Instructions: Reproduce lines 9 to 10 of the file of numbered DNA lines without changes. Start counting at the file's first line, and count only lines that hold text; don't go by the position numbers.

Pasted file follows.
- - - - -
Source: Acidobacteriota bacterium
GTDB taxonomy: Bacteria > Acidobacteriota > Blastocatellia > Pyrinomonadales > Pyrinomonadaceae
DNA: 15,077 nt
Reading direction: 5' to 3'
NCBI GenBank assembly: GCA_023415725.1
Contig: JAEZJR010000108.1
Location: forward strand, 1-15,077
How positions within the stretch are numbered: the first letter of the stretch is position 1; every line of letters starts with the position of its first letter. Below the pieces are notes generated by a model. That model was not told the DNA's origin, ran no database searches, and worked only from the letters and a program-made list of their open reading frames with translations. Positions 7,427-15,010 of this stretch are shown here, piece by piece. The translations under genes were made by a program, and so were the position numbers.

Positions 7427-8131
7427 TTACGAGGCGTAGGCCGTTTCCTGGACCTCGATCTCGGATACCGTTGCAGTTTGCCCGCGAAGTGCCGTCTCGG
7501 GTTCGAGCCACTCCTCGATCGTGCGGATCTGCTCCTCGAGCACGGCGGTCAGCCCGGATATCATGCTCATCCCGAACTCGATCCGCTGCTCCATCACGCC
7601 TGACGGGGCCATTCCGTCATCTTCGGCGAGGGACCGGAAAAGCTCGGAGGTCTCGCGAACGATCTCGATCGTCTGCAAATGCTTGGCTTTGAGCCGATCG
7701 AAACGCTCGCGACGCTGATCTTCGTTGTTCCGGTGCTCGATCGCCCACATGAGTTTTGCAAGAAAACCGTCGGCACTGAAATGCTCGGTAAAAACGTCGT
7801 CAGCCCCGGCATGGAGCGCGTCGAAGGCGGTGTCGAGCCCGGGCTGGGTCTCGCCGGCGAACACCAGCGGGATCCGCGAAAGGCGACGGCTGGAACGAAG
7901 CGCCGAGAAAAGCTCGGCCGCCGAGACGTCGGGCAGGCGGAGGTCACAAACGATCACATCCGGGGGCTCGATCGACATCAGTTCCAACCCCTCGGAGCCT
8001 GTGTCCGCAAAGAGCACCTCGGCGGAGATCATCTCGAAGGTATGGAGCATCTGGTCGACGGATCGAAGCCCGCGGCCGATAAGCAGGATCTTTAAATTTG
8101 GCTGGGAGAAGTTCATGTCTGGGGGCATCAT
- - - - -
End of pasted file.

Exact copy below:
Positions 7427-8131
7427 TTACGAGGCGTAGGCCGTTTCCTGGACCTCGATCTCGGATACCGTTGCAGTTTGCCCGCGAAGTGCCGTCTCGG